Austrian arts officials realized that the Bloch-Bauer "acquisitions" left them in a sensitive position. The postwar director of the Austrian Gallery, Dr. Karl Garzarolli, revealed his concerns in a March 1948 letter reproaching his Nazi-era predecessor, Bruno Grimschitz: "Neither a court-authorized nor a notarized or other personal declaration of Ferdinand Bloch-Bauer exists, which in my opinion you certainly should have obtained. I find myself in an extremely difficult situation. I cannot understand why even during the Nazi era an incontestable declaration of gift in favor of the state was never obtained from Ferdinand Bloch-Bauer.

"In any case, the situation is growing into a sea snake."

Government officials revealed none of Garzarolli's concerns when Maria's brothers tried to get some of the art back just after the war. The letter might never have come to light had it had not been for an Austrian investigative journalist, Hubertus Czernin. After Austria passed a restitution law in 1998 for victims of Nazi art thefts, Czernin began to dig into old records at the Austrian Gallery. The records became a book, "The Forgery: the Bloch-Bauer Case and the Work of Gustav Klimt," that traced how paperwork on the paintings had been falsified to hide the thefts.

At the UCLA Hammer Museum, the Austrian art expert has clicked through slides of most of Klimt's portraits and reached Adele's. He gives little hint of the controversy. "The portrait suggests Adele Bloch-Bauer's restlessness, and also her denial of society's expectations," the lecturer, Tobias Natter, is saying.

Natter is the director of the Austrian Gallery's modern art collection, but he is as formally attired as a time-traveler from Victorian Vienna. He looks away as I press forward with my notebook to ask him about Adele, and his handlers hustle him off.

Natter has faced this before. He himself resurrected the stories behind the paintings, as the chief curator of the remarkable exhibition "Klimt's Women." It opened in Vienna in September 2000 with a beautiful poster of Klimt's "Lady with Hat and Feather Boa"--a work that heirs immediately came forward to reclaim. "The figure's bedroom eyes no longer seemed to signify an erotic gaze," quipped Leo Lensing in the Times Literary Supplement, "but rather to convey something more akin to anxious anticipation, as if she were waiting to be picked up by her rightful owners."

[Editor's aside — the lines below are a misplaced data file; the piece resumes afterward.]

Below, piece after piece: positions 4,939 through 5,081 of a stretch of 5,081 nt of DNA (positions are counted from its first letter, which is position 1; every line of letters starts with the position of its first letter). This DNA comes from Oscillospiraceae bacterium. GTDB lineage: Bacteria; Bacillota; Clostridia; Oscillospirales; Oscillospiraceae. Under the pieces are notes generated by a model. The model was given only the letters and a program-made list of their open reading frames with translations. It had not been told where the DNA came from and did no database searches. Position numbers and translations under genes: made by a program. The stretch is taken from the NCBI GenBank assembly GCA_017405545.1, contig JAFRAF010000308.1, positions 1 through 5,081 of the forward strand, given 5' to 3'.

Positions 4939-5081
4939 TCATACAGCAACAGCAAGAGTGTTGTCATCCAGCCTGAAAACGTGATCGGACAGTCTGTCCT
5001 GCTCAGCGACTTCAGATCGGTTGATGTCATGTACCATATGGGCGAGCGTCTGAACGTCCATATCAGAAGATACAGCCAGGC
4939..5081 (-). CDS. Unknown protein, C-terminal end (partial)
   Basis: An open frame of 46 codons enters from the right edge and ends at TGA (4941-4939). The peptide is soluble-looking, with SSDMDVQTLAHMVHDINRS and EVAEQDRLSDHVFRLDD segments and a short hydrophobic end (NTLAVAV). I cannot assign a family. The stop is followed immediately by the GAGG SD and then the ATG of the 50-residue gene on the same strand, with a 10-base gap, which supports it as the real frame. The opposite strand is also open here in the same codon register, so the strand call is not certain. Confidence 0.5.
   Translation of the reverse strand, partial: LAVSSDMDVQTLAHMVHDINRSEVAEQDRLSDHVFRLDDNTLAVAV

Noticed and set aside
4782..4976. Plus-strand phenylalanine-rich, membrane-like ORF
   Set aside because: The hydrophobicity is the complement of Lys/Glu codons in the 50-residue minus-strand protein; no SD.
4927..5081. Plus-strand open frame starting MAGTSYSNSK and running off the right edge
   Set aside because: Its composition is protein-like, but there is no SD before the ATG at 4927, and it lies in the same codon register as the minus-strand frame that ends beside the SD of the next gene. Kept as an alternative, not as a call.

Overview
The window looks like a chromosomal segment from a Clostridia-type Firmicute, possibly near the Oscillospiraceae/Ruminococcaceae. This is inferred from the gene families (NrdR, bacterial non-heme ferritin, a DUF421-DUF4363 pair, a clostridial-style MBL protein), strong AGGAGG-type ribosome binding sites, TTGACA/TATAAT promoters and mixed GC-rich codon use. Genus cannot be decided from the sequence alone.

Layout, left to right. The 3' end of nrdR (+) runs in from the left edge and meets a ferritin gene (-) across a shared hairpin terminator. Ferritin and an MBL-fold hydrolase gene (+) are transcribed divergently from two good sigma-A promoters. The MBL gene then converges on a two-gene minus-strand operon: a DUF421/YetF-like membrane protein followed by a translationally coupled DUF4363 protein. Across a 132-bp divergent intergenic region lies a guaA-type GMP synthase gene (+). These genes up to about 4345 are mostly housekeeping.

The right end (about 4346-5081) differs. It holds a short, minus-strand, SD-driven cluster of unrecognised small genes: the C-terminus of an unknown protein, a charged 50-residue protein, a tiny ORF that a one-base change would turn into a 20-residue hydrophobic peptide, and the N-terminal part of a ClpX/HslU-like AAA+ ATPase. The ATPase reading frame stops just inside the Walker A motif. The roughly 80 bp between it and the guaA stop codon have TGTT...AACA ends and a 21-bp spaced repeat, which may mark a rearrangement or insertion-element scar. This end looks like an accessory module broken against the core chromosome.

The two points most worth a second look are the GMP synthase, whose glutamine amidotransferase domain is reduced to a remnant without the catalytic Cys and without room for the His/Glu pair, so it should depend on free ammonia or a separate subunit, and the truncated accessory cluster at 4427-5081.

Adele's gold portrait was at center stage of the exhibit, and in a book that accompanied the show, Natter acknowledged its confiscation by the Nazis and Maria's lawsuit. Its inclusion drew more barbs. Vienna culture reporter Joachim Riedl compared Austria to a "gangster's moll, parading around after a bloody robbery with jewelry that she insists the victims actually gave her as a present."

When the exhibition moved to Canada, Adele's gold portrait stayed in Vienna. Authorities said it was too fragile to move. But international art experts said Austria was reluctant to risk letting the paintings out of the country in an era when stolen art is being seized from museum walls by courts that are increasingly sympathetic to victims of Nazi theft.

A few months after his Los Angeles lecture, Natter takes a leave from the Austrian Gallery. He's not sure he's going back. When I finally track him down, waiting for a plane in the Vienna airport, he admits he is haunted by the mysteries behind the Klimts. But he does not want to discuss the lawsuit.

The public wrangle seems a strange fate for a work of art so intimate. The portrait of Adele is not a field of lilies or a starry night. Here, in her naked eyes, lies a story that is more diary than novel. A painting comes from a time and place. Those who have heard the lovely, tragic story of the portrait of Adele Bloch-Bauer can never again see her as simply a "Lady in Gold."

Ultimately, old age and death may be the final arbitrator of this legal battle. But Adele will live on. Her portrait is, perhaps, more incendiary and meaningful today than when it was painted. Frozen in Vienna's golden moment, she has achieved her dream of immortality, more than she ever imagined.

And that is the power of art.